Cannot find a STAR at RCKH?

Dear Navigraph, I am a new user of your product. Took a one-month subscription a few moments ago to see how it goes first.

I am trying to plan a flight from VHHH to RCKH. ILS Landing Rnw 27, a STAR named PORCH 1B should be available, according to the following AIP <here>. Link from the most update AIRAC from the Taiwanese civil aviation.

I can’t find it in Navigraph. Am I doing something wrong ?

Thank you,

Jean.

EDIT: Ok, I now see an old thread on this approach, I understand that it cannot be coded. Does this mean that ANY STAR that will involve an ARC-DME won’t be in Navigraph ?

Hi Jean,
first of all welcome in the Navigraph family. We are happy to join us :blush:

To your specific question:
No DMEARCs are included (worldwide) but to code a DMEARC there are a few mandatory parameter which must be set. One of it is, that the ARC must reference to a VOR/VORDME or a TACAN VOR. When this is not the case (as here in the PORCH1B arrival) you can’t code it in the data.

You see the reference navaid on the ARC, it the IKAS ILSDME facility, therefore not codeable.

Other ARCs (which fullfill the requirements) are coded as expected.

Hope that helps, when not please ask again :slight_smile:

Cheers
Richard

Thanks Richard, this is consistent with what you had told Frailis Marco <here> so no surprise. Thankfully this type of approach is rather uncommon these days. It just happened to be one of the first arrivals I tried to pull to learn how to use Navigraph yesterday. Tough luck !

For my education though, in the other thread you refer to ARINC424, which until now I didn’t know what it was so I had a look. Found <this>.

What I’m not clear is, is the inability to code a restriction specific to Navigraph, or everyone including - real life - airlines ? Because a number of airlines (HK Express for which Frailis Marco is flying for, EVA Air, Japan Airlines, Air Canada, China Airlines, ANA, Vietnam Airlines, Mandarin, CX etc the list is endless) are flying to RCKH and they can’t all have problems coding this particular arrival and rely on legacy coding from a time when the DME was linked to another, ARINC 424 capable, beacon, correct ? Or do pilots requested to fly this arrival have to declare to the controller that they are unable to fly it because… it couldn’t be coded in their FMS :joy:?..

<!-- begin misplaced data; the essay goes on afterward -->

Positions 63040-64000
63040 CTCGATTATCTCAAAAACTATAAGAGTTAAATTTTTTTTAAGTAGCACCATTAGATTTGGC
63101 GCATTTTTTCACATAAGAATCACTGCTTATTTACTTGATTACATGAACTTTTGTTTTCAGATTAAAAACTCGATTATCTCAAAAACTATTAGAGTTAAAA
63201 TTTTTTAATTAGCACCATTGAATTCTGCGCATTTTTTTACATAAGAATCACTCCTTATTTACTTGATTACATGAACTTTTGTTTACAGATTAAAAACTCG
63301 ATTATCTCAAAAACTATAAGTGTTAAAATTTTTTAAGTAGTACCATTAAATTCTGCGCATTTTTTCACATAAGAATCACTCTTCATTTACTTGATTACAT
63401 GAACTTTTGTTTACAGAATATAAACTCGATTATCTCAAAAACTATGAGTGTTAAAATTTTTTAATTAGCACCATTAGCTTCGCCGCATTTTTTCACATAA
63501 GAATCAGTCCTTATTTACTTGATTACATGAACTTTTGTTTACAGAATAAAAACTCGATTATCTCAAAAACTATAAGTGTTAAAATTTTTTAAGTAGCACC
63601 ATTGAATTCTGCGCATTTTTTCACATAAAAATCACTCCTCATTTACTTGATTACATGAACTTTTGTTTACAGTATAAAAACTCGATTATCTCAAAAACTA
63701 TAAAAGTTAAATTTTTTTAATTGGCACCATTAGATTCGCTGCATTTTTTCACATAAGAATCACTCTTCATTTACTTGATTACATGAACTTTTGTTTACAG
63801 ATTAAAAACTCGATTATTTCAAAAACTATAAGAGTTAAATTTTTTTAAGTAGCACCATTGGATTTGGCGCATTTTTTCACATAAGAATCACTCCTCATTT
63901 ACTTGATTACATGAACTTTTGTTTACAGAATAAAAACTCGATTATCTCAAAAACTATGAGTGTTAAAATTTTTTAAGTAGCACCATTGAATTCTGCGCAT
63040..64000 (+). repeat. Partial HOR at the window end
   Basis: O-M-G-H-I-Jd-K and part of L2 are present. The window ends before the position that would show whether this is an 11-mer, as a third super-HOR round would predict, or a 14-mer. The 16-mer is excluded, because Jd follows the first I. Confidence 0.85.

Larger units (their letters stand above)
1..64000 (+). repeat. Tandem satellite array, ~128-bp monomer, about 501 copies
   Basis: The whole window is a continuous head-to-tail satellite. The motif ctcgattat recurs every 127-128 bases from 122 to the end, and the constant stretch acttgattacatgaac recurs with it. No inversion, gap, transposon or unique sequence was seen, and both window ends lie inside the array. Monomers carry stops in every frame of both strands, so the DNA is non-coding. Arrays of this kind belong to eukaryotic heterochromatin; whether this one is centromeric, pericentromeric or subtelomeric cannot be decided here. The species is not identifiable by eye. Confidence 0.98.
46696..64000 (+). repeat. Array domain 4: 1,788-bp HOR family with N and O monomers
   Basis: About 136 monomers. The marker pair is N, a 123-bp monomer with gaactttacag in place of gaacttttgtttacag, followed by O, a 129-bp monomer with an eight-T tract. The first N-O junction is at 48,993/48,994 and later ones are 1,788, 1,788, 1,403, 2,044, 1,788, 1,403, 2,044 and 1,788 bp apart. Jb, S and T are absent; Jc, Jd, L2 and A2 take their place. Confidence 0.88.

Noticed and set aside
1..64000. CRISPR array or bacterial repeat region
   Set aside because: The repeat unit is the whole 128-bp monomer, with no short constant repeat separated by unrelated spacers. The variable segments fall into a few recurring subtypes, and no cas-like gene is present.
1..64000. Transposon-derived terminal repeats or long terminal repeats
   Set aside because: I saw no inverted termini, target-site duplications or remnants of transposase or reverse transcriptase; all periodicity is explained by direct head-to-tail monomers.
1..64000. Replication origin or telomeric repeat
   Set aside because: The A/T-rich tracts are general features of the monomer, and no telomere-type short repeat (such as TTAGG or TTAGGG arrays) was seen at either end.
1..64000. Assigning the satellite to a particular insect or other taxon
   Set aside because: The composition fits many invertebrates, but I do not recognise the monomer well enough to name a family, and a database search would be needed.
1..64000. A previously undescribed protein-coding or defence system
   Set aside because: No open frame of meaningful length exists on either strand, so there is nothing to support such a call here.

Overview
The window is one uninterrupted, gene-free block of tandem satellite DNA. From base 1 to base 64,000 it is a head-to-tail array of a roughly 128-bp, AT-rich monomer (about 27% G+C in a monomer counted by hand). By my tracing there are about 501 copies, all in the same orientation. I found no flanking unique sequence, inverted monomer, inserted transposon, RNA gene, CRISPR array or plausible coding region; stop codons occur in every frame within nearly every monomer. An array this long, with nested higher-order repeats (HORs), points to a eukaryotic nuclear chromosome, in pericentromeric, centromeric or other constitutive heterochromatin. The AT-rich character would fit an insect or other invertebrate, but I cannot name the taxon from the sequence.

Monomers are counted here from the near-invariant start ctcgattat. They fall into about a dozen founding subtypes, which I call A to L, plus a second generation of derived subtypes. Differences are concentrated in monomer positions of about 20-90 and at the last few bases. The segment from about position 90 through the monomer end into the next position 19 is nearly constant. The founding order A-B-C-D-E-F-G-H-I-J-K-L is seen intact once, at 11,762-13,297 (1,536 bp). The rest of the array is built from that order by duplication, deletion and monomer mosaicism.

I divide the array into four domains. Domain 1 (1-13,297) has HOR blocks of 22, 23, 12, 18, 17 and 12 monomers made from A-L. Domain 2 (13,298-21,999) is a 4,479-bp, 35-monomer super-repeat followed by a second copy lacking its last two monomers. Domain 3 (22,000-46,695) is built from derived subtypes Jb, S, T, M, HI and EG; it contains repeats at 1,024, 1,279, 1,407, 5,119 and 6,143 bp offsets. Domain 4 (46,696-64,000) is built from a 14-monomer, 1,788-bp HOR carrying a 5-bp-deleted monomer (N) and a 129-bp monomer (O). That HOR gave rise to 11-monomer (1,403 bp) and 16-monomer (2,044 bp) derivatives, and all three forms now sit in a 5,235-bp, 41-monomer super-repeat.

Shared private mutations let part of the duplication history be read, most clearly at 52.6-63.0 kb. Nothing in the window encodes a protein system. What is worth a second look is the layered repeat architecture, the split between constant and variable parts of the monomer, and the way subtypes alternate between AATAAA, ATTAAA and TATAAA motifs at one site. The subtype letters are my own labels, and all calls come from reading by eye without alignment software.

What I’m saying is, I presume if the Taiwanese civil aviation publishes this arrival, is that it can be… used. Do you happen to know the real-life mechanisms that allow airlines to actually fly it ?

EDIT: I have another question. Does this mean that Jappensen has no chart for this Arrival ?
EDTI 2: But then Frailis Marco says he has this Arrival in his real plane so obviously he must have the chart too… I would think…

Hi,

Thank you very much for your detailed answer and the follow up of course :wink: I will try to answer it as well as I can:

  1. The term ARINC424:
    This is more or less the standard format for the navigational data. It’s a kind of rule set and the specification of each record and column. It’s standardized between the different data provider. That means independent from where you get the data (from which provider), you can be sure that you can “read” with this specification.

  2. To the main topic:
    The data are split into a standard and tailored format. The specification itself (so the ruleset as described above) are the same, but airlines themselves have different requirements. Therefore the data provider offers here tailored datasets per airline. That makes no sense for us because we want to offer a worldwide database, airline independent.

So, I’m pretty sure, that such special procedures will be added as tailored records for the specific airlines - “not code able” means not code able with the standard ruleset what you get from the AIP, but it doesn’t mean that you can’t code as tailored record and that’s the case here in your examples.

As I wrote, each airline has different requirements, different routes, … and therefore some airlines request such tailored records which will create manually by the data provider and where the airlines pay an extra fee for that.

Long text, short:
We offer “only” the standard worldwide dataset which follows the standard ARINC424 rules and here we don’t have such DMEARCs, which are not corresponding to these rules, including.

Hopefully its understandable but such topics can be very complex … So, don’t hesitate to ask again, when something is still unclear …

Thank you for the question :wink:
Richard

Thanks Richard for the response, very clear. In short, airlines order custom procedures. From “data providers”. Do you happen to know who these data providers are ? Is Jeppesen one of them for example ?

No probs … I assume, that all data provider offer such custom data for their airlines but Jeppesen does it for sure.

Cheers
Richard

1 Like

This topic was automatically closed 2 days after the last reply. New replies are no longer allowed.